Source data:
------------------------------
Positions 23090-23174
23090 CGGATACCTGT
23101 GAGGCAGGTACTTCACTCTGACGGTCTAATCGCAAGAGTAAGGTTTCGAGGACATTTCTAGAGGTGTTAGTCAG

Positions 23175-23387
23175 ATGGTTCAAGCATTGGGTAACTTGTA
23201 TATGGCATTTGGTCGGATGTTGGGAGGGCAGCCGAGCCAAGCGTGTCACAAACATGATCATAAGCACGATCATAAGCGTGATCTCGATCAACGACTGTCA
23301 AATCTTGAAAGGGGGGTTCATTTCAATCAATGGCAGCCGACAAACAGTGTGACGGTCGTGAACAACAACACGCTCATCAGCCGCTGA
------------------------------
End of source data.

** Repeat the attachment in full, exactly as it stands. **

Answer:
Positions 23090-23174
23090 CGGATACCTGT
23101 GAGGCAGGTACTTCACTCTGACGGTCTAATCGCAAGAGTAAGGTTTCGAGGACATTTCTAGAGGTGTTAGTCAG

Positions 23175-23387
23175 ATGGTTCAAGCATTGGGTAACTTGTA
23201 TATGGCATTTGGTCGGATGTTGGGAGGGCAGCCGAGCCAAGCGTGTCACAAACATGATCATAAGCACGATCATAAGCGTGATCTCGATCAACGACTGTCA
23301 AATCTTGAAAGGGGGGTTCATTTCAATCAATGGCAGCCGACAAACAGTGTGACGGTCGTGAACAACAACACGCTCATCAGCCGCTGA